A Return to Purer Waters? The Supreme Court Re-Casts the Pereira Test by Jed Meers (University of York)

In his oral arguments in the recent Supreme Court decision in Hotak, Jan Luba QC argued that ‘the safest course when dealing with a statute is to drink from its pure waters.’[1] He was talking about s.189(1)(c) Housing Act 1996, which details the ‘priority need’ hurdle homeless applicants must navigate to be owed a housing duty by their Local Authority.

Another post on this blog has outlined s,189(1)(c) and the problems with its interpretation through the so-called Pereira Test. The approach taken was to assess the applicant’s vulnerability against that of an ordinary street homeless person, which in turn led many homeless applicants who plainly appeared to be in need of assistance – such as Mr Ajilore – to be denied a housing duty under s.193 Housing Act 1996. This position had come under sustained criticism for moving far beyond the ‘pure waters’ of the statute, and creating discretionary space for the infiltration of considerations absent from the original intentions of the legislation.

However, in a landmark decision, the Supreme Court has reconsidered the meaning of ‘vulnerable’ under s.189(1)(c), ruling that its interpretation should be revised.

The facts of the three claimants (outlined in detail in paras.19-33) each turn on a particular element of the Pereira Test. In his lead judgment, Lord Neuberger outlined the three key issues addressed in the case: (i) whether the assessment of vulnerability requires an exercise in comparability, and if so, to whom; (ii) whether support from others can be taken into account when assessing vulnerability; and (iii) what role, if any, does the Public Sector Equality Duty under the s.149 Equality Act 2010 play. I will deal with each of these.

Firstly, the judgment is clear that ‘vulnerability’ necessitates some exercise of comparability, as an adjective which carries ‘a necessary implication of relativity’ (para.51), akin to the assessment of being ‘tall’ (para.92). Clearly, comparison demands a comparator. Here, the Court dispensed with the ordinary street homeless person, which was considered to be against the original intentions of the legislation and lead to ‘arbitrary and unpredictable outcomes’ (para.56). In other words, in the use of a street homeless person as a comparator, the test was assessing vulnerability using an already incredibly vulnerable benchmark. Instead, the Court assessed that an ‘ordinary person who is in need of accommodation’ (para.59) was the appropriate comparator.

The question in interpreting s.189(1)(c) therefore, is – simpliciter- whether the applicant would be, when homeless, significantly more at risk of harm than an ordinary person in need of accommodation (para.52). Perhaps with some of the more ornate constructions of comparators by Local Authorities in mind, the Court was clear that this ‘ordinary person’ is: ‘robust and healthy’ (para.71), made without reference to the resources available to the Local Authority (para.39), and cannot be formed from the ‘very dangerous’ use of statistics (para.43).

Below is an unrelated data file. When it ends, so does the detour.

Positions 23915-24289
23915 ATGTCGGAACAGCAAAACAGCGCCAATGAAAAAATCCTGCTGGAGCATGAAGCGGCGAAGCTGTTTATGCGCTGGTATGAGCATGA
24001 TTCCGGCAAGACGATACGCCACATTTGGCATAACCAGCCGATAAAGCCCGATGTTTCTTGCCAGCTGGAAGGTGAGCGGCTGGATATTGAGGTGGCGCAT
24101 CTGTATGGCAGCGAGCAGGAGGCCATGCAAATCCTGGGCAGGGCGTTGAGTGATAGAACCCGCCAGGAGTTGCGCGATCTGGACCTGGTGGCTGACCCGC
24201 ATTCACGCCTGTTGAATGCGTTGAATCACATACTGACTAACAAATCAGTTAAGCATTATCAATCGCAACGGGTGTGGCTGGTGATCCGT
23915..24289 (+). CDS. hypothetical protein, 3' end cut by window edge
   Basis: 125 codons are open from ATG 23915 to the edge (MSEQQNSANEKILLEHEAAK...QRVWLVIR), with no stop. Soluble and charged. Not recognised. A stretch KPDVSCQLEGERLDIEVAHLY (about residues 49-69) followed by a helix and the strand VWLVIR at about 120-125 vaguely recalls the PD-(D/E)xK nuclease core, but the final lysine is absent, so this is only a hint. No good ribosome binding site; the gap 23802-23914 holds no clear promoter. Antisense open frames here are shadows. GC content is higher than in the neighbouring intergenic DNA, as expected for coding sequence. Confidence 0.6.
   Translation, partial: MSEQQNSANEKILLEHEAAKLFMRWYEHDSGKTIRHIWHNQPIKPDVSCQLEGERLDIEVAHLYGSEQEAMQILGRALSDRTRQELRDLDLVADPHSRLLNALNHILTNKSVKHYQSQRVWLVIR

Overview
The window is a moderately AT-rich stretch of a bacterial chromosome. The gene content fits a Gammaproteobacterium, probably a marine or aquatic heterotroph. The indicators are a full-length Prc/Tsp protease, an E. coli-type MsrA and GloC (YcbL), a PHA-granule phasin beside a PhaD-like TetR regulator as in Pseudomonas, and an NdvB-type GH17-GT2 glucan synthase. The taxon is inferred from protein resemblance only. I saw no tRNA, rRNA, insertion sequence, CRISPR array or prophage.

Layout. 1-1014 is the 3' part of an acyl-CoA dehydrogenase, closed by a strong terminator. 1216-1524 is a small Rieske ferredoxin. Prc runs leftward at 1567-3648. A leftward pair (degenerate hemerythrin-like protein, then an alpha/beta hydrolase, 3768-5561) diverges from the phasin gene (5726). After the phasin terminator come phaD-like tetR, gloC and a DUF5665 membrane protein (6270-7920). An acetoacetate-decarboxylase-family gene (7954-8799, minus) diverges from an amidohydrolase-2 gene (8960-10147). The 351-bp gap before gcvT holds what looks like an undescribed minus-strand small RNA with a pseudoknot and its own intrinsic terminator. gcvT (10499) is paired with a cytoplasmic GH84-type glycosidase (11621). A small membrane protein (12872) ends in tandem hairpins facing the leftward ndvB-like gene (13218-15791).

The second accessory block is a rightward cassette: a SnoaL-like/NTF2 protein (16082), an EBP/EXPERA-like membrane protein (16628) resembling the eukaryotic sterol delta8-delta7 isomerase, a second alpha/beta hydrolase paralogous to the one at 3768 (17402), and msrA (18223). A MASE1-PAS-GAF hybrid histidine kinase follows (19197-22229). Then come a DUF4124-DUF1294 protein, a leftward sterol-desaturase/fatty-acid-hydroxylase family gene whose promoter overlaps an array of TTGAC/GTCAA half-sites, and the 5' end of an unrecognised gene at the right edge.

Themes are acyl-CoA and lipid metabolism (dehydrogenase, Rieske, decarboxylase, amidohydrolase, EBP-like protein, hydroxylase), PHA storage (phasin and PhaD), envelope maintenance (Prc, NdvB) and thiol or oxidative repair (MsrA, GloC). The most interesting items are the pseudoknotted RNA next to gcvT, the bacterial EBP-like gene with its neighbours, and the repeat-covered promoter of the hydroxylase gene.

Secondly, the majority of the Court considered that taking into account support from third parties was a relevant factor which flows from the ‘contextual and practical’ nature of s.189(1)(c) (para.62), albeit with the requirement that such support would – if it were to mitigate a finding of priority need status – have to be provided on a ‘consistent and predictable basis’ (para.65).

The final key issue is the role played by the Public Sector Equality Duty (PSED). The judgment highlighted it as ‘complementary’ duty, requiring a sharp focus on: (i) whether the applicant has a protected characteristic under Chapter 1 of the 2010 Act, (ii) the extent of this, (iii) the likely effect of the protected characteristic in the broader context of the applicant’s position if they were to be made homeless, and (iv) whether this results in them being ‘vulnerable’ (para.78).

The ruling of the Court is a long-awaited decision which is likely to have far-reaching consequences. There are two points worth noting here.

Firstly, the revised judicial interpretation coupled with the complementary PSED, appears to enhance obligations towards those with disabilities. Indeed, it may well be the case that the findings of fact inherent in the process to claim DLA (or PIP) would prima facie render the applicant vulnerable. Even for lower rate components, the factual tests inherent – such as being unable to walk outdoors ‘without guidance or supervision from another person most of the time’ (s.73(1)(d) SSCBA 1992) – would appear to indicate that such an applicant, when homeless, would be significantly more at risk of harm than a ‘robust and healthy’ (para.71) ordinary person in need of accommodation (para.52).